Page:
Learning to love grains, potatoes was key to the evolution of dogs - German Shepherd Dog Forums

Increase font size: 0, 10, 25, 50%

GermanShepherds.com is the premier German Shepherd Forum on the internet. Registered Users do not see the above ads.
Reply
 
LinkBack Thread Tools
Old 01-23-2013, 06:03 PM   #1 (permalink)
jae
Master Member
 
Join Date: Jul 2012
Location: IA
Posts: 701
Default Learning to love grains, potatoes was key to the evolution of dogs

Learning to love cereal was key to the evolution of dogs - The Washington Post
By David Brown, Wednesday, January 23, 1:54 PM


You know that dog biscuit shaped like a bone but made mostly of wheat? The fact that your dog is satisfied with it instead of going for a piece of your thigh may be one of the big reasons why its ancestors evolved from wolves to house pets.
A team of Swedish researchers has compared the genomes of wolves and dogs and found that a big difference between the two is a dog’s ability to easily digest starch. On its way from pack-hunting carnivore to fireside companion, dogs learned to love — or at least live on — wheat, rice, barley, corn and potatoes.

As it turns out, that’s also a change that human beings underwent as they came out of the forest, built permanent settlements and began to grow grain.
“I think it is a striking case of co-evolution,” said Erik Axelsson, a geneticist at Uppsala University. “The fact that we shared a similar environment in the last 10,000 years caused a similar adaptation. And the big change in the environment was the development of agriculture.”
The findings, published Wednesday in the journal Nature, support the hypothesis that dogs evolved from wolves who found a new food source in refuse on the outskirts of human settlements. Eventually they came to tolerate human contact and were brought into the household to be guards, workers and companions.
Another theory is that dogs were descended from wolves captured by hunter-gatherers, who tamed and bred them.
Dog evolution is a contentious subject, and the new findings are unlikely to settle the debate. Among the uncertainties is when some wolves began to evolve into dogs.
Human-tolerant — if not fully domesticated — canids may have existed as long as 33,000 years ago. Archaeological remains reveal dogs and human beings sharing the same graves 11,000 ago. That was at the dawn of agriculture; the two species appear to have been at least acquaintances by then.
“Pretty much everyone without an agenda agrees that we don’t really have a good handle about why wolves domesticated into dogs when they did,” said Adam Boyko, a geneticist at Cornell University who studies dog evolution and was not involved in the new research. “But it does seem reasonable, and in agreement with the fossil and genetic record, that it could have predated agriculture somewhat.”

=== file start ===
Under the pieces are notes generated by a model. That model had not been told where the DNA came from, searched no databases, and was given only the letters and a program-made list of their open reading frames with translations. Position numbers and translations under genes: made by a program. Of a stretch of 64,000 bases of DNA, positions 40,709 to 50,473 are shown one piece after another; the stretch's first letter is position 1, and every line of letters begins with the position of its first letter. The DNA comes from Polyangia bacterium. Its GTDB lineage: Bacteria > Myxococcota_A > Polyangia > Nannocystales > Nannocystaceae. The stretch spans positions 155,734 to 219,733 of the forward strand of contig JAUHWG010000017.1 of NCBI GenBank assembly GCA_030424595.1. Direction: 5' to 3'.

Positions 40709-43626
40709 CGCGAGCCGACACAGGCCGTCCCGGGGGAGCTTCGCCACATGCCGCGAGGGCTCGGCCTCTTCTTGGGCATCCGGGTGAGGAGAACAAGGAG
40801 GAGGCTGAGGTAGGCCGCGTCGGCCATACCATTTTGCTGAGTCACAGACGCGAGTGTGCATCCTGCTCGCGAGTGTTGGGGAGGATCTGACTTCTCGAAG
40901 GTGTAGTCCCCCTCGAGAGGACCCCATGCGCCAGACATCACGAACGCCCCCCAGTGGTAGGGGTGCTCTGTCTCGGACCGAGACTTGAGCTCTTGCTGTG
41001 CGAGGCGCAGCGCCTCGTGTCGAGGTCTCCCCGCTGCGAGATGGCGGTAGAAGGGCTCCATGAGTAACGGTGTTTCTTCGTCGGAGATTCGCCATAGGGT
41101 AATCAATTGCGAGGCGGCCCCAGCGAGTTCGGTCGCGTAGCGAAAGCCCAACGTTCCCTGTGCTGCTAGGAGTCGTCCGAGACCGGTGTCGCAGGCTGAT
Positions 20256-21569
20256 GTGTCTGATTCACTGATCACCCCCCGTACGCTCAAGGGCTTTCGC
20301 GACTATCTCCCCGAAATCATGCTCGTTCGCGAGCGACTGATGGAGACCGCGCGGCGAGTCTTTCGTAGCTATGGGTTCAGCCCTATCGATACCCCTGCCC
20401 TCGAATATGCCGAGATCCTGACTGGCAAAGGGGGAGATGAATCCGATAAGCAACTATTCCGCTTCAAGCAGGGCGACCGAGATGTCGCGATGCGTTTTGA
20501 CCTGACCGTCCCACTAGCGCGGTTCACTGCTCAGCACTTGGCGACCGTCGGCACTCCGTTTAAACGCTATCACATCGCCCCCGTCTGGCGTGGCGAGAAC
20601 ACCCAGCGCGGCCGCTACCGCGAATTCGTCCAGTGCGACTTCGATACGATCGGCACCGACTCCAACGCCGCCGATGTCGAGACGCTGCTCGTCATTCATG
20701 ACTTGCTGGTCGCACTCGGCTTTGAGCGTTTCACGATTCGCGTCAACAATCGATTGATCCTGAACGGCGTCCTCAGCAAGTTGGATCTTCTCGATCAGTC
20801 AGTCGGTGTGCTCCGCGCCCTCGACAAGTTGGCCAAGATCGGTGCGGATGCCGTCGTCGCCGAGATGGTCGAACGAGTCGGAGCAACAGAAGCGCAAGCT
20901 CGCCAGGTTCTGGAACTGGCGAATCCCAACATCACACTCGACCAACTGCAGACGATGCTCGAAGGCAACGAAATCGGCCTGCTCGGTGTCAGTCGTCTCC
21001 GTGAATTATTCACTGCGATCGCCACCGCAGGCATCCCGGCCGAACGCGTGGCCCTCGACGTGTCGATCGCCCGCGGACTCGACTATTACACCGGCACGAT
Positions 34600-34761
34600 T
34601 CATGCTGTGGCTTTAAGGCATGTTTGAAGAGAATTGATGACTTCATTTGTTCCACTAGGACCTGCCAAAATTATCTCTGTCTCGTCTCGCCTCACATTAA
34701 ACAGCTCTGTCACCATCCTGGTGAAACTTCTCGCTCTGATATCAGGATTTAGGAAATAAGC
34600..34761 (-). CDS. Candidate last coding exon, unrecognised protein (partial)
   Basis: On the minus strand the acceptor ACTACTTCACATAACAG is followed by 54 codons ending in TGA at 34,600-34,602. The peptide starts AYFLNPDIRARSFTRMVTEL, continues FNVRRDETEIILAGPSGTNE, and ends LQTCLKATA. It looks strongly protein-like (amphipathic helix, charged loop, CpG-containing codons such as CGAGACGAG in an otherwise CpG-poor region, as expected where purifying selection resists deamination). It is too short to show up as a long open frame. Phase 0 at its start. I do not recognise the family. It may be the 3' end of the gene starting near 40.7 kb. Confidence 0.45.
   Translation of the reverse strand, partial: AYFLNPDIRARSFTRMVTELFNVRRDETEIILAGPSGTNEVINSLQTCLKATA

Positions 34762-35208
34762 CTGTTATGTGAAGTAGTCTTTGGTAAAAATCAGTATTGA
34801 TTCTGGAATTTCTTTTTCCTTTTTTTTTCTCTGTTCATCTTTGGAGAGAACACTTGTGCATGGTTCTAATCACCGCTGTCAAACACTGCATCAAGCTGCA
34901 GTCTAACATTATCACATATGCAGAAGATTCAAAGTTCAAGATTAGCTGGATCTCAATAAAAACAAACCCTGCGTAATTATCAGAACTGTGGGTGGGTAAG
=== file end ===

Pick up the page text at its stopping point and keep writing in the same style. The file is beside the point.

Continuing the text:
The evidence of natural selection in the number and efficiency of key digestive enzymes supports the hypothesis that dogs may have domesticated themselves as a way to exploit the garbage of permanent human settlements.
“Humans had nothing to do with it,” said Raymond Coppinger, an emeritus professor of biology and expert on dog evolution at Hampshire College, in Massachusetts. “There was a new niche that was all of a sudden available for somebody to move into. Dogs are selected to scavenge off people.”
Accompanying the dietary change — and probably evolving along with it — were behavior changes that allowed dogs to tolerate living near people and ultimately being adopted by them. The Swedish researchers found strong evidence of genetic differences in brain function — and particularly brain development — between wolves and dogs, which they have not yet analyzed in detail.
In the new study, Axelsson and his colleagues examined DNA from 12 wolves and 60 dogs. The wolf samples were from animals from the United States, Sweden, Russia, Canada and several other northern countries. The dogs were from 14 different breeds.
The researchers compared the DNA sequences of the wolves and dogs (which are subspecies of the same species, Canis lupus) and identified 36 regions in which there differences suggestive of recent natural selection in dogs.
In particular, dogs show changes in genes governing three key steps in the digestion of starch. The first is the breakdown of large carbohydrate molecules into smaller pieces; the second is the chopping of those pieces into sugar molecules; the third is the absorption of those molecules in the intestine.